Created by on 3/20/2013 12:00:00 AM

In response to a request for information issued by a National Institutes of Health’s (NIH) Council of Councils Working Group, the Federation of American Societies for Experimental Biology (FASEB) provided input regarding recommendations for the future use of chimpanzees in federally-supported research. The Working Group’s solicitation followed the release of its report advising NIH on the implementation of the recommendations of the Institute of Medicine’s (IOM) Committee on the Use of Chimpanzees in Biomedical and Behavioral Research. The Working Group issued 28 recommendations addressing three principal themes: ethologically appropriate physical and social environments for chimpanzees; chimpanzee colony size and placement; and the review process for future proposals to use chimpanzees in NIH-supported research.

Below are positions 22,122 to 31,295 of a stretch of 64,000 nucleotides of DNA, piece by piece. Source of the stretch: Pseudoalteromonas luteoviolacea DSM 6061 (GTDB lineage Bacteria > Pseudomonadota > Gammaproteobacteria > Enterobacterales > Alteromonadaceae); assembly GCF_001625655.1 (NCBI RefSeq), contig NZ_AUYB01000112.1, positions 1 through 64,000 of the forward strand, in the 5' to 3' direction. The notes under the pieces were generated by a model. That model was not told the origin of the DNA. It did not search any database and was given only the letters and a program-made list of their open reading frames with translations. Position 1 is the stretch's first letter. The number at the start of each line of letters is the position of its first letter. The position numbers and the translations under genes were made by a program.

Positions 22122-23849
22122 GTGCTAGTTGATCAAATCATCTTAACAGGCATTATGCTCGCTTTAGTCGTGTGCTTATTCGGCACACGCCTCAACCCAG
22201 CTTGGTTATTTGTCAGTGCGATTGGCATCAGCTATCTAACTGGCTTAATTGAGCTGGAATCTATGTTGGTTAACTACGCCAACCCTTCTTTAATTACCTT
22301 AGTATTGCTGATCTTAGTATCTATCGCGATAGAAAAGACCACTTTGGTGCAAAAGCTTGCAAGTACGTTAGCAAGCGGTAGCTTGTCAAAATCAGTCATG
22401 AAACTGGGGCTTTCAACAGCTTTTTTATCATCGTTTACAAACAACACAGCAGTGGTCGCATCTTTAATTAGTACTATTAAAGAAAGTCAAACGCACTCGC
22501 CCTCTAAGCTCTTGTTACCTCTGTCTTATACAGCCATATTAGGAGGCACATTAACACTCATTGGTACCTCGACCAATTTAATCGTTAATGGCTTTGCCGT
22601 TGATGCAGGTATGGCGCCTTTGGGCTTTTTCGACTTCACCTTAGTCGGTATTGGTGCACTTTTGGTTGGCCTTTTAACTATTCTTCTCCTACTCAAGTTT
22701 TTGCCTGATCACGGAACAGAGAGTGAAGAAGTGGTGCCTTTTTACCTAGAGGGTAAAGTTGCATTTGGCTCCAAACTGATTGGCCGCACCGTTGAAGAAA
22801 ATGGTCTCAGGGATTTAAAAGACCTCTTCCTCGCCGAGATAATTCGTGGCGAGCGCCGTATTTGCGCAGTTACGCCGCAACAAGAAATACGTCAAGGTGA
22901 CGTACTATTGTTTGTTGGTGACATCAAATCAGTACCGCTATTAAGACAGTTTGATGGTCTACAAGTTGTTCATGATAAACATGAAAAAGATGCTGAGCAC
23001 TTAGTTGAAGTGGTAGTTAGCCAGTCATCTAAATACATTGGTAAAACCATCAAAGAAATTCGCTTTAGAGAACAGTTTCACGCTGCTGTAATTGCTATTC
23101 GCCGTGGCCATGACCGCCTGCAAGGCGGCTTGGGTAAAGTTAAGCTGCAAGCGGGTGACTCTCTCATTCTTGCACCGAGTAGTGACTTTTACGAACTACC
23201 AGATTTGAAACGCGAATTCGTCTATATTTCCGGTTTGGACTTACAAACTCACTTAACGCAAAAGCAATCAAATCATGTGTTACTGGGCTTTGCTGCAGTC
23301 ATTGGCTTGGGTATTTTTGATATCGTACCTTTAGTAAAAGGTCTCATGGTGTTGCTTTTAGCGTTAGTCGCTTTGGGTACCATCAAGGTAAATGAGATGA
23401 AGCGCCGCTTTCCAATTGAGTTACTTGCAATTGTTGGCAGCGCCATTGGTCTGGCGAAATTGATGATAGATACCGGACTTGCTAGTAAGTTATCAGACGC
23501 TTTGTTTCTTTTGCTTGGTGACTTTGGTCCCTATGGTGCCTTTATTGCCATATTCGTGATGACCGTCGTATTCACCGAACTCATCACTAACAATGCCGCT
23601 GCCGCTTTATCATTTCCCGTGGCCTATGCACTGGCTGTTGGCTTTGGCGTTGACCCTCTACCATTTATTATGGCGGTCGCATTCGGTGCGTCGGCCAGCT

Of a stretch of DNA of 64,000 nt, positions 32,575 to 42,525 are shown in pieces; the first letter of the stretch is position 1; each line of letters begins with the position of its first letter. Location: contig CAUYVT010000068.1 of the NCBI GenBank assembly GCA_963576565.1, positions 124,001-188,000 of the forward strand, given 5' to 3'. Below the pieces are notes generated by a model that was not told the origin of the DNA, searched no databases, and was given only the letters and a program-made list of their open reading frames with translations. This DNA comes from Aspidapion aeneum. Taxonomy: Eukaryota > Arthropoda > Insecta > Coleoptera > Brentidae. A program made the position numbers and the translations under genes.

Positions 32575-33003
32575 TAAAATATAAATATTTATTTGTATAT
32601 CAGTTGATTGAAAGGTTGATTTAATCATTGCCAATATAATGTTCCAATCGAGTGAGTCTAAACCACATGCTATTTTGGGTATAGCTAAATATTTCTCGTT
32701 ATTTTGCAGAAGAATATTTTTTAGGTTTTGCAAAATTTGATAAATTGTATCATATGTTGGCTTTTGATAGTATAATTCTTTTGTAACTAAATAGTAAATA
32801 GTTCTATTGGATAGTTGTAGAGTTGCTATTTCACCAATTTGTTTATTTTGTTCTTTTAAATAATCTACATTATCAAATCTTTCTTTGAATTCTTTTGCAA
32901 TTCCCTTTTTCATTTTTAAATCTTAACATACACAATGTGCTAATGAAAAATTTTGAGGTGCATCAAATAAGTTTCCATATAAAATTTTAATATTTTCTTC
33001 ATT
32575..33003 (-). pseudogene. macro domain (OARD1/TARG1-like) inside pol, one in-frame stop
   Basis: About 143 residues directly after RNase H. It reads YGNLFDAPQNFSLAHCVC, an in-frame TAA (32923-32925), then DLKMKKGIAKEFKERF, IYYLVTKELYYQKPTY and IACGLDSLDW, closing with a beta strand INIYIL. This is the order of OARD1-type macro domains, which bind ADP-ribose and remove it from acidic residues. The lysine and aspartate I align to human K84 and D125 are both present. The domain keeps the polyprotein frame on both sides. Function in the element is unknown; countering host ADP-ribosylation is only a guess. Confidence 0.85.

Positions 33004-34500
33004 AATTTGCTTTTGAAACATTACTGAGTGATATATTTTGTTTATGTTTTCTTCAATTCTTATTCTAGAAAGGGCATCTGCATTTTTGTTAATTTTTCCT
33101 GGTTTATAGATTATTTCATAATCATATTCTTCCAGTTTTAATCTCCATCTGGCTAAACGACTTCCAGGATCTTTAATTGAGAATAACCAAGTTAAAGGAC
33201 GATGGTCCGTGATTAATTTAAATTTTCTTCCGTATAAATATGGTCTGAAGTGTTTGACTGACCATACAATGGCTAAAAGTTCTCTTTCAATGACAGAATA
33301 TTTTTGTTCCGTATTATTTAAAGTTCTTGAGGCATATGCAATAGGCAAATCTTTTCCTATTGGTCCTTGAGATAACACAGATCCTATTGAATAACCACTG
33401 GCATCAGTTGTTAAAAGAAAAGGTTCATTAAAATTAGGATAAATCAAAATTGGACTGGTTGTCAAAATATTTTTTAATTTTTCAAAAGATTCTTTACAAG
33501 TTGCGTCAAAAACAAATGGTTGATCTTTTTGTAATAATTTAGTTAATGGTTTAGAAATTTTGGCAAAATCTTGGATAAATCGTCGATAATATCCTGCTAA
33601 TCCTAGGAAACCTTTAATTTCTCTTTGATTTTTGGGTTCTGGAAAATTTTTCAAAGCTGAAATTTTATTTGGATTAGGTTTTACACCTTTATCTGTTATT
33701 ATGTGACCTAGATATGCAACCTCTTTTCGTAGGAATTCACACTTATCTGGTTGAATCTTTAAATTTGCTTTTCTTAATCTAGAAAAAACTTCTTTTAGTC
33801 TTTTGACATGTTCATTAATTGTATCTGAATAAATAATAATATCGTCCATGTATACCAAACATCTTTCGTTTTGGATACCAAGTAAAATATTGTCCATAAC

In its letter, FASEB encouraged NIH to allow for flexibility based on animal performance when determining the appropriate physical and social environments for research. FASEB also urged NIH to delay implementation of these recommendations until discrepancies regarding appropriate housing for research chimpanzees can be resolved. While the Working Group’s report recommended that approximately 50 chimpanzees be available for future research needs, FASEB suggested that a larger population of chimpanzees may be necessary for research purposes. If, at a later date, it is determined that a larger number of chimpanzees is not needed for research, they can subsequently be placed into retirement. Finally, FASEB suggested that chimpanzees chosen for retirement be retired in their current location due to the lack of space available in the federal sanctuary system and the high quality of care received in research laboratories. NIH Director Francis Collins, MD, PhD is expected to make a decision on the recommendations soon.